EEF (Engineering Employers' Federation), UK manufacturers' lobby group, has cut its forecast for growth in 2015 in half because of a "rollercoaster of risks" taking its toll on UK manufacturing. Meanwhile, a survey on jobs reports that permanent position placement by recruitment firms is at a 27-month low.

The latest quarterly EEF/DLA Piper Manufacturing Outlook survey shows that a ‘rollercoaster of risks’ caused by global economic uncertainty is taking a toll on UK manufacturing. Bright spots provided by domestic consumer demand and construction activity are not enough to hold the shadow of global factors at bay, according to the group. Based on these latest findings, the current economic outlook and recent weaknesses in official data, EEF is halving its 2015 manufacturing growth forecast to 0.7%:

All major survey indicators down on the last quarter — output and orders turn negative and output falls to lowest level since Q4 2009;
Domestic demand weakens further with second consecutive negative balance;
New export orders edge down again to hit a six year low and pressure mounts on export margins;
Recruitment and investment plans hang on to positive ground, but confidence for the year ahead again edges down;
Manufacturing growth forecast revised down to 0.7% from 1.5% in Q2 and 1.7% at the beginning of the year.

A global list of economic woes — including uncertainty in Europe, China and Greece — "is casting a shadow over UK manufacturing, according to the latest Q3 Manufacturing Outlook survey from EEF, and DLA Piper, the global law firm."

Lee Hopley, chief economist at EEF, said today: “While UK data has continued to point to solid growth, UK manufacturing is having to contend with a rollercoaster of risks from the rest of the world and the white-knuckle ride is starting to take its toll.

“We’ve seen the future of the Eurozone on the line once again, turbulence and uncertainty over China and Greece and, of course, oil and gas are still a concern. Against this backdrop it’s no surprise that confidence is faltering and UK manufacturers are feeling less optimistic about their growth prospects for next year.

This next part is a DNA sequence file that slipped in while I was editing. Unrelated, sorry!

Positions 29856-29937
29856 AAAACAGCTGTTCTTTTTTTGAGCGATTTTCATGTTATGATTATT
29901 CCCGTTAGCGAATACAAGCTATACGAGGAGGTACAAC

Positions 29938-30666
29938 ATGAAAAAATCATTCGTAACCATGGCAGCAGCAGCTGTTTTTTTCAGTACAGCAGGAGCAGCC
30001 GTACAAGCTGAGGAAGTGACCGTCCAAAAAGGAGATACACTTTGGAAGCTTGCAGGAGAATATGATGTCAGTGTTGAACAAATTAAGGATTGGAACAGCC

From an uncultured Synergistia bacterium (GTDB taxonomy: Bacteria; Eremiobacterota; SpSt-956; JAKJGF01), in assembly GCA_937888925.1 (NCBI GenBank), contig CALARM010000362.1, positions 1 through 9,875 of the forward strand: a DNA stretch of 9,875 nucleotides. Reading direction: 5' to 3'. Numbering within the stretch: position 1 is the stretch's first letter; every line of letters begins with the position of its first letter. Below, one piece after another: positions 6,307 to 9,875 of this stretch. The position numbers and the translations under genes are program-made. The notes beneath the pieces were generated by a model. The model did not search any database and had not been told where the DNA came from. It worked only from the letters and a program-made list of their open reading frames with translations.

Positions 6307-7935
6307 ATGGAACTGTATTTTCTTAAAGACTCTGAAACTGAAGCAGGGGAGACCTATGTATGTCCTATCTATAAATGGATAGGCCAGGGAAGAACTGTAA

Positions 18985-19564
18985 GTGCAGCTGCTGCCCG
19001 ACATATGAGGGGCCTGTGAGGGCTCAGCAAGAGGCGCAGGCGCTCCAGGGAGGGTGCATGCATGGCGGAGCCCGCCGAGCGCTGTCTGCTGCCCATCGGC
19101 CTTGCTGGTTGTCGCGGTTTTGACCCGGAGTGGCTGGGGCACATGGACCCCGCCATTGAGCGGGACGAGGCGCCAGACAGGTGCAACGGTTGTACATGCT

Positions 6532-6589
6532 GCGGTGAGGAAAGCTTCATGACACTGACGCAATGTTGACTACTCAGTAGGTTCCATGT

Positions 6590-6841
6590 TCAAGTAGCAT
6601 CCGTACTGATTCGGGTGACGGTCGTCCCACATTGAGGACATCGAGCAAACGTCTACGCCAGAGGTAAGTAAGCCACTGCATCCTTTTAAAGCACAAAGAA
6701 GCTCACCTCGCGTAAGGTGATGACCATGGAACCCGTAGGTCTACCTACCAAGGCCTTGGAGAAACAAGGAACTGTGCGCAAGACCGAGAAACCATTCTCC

“However, it’s important to note that confidence has dipped rather than nose-dived and if the global drag lets up anytime soon then UK manufacturing should very swiftly get back into its previous stride. Industry and Government must continue to work closely together to help offset the risks and support investment and innovation in the sector.”

The Recruitment and Employment Confederation (REC) and KPMG Report on Jobs, published today, shows that growth of staff appointments eased further in August although permanent placements continued to rise in the month, the rate of growth eased further, hitting a 27- month low. Similarly, temporary/contract staff billings increased at the slowest pace since May 2013.

...restricted by skill shortages: The availability of candidates for permanent roles fell further in August, with the rate of decline accelerating to the sharpest for a year. Temporary/contract staff availability was also down, with the latest drop the most marked in ten months.

Salary growth remains strong: Starting salaries for people placed in permanent roles continued to increase in August. The rate of growth remained strong relative to the survey’s historical average. Temporary/contract staff pay rose further, albeit at the slowest pace in 16 months.

...supported by robust demand: Vacancies continued to rise at a marked rate in August. Demand for permanent staff continued to rise at a faster pace than that for temps, with the latter seeing the slowest growth for 26 months.

Regional and sector variation: Midlands-based consultancies signalled the strongest growth of permanent placements during the latest survey period, while those in London recorded the weakest increase. The Midlands saw the fastest growth of short-term appointments, while the slowest expansion was signalled in the North.

The report says private sector permanent roles saw the strongest growth in August. In contrast, public sector permanent vacancies rose only marginally. Nursing/Medical/Care remained the most sought after category for permanent staff in August. The slowest (albeit still solid) rate of expansion was signalled for Hotel & Catering workers. As was the case for permanent staff, Nursing/Medical/Care posted the fastest increase in demand for temporary/contract workers in August. Executive/Professional was the slowest-growing category.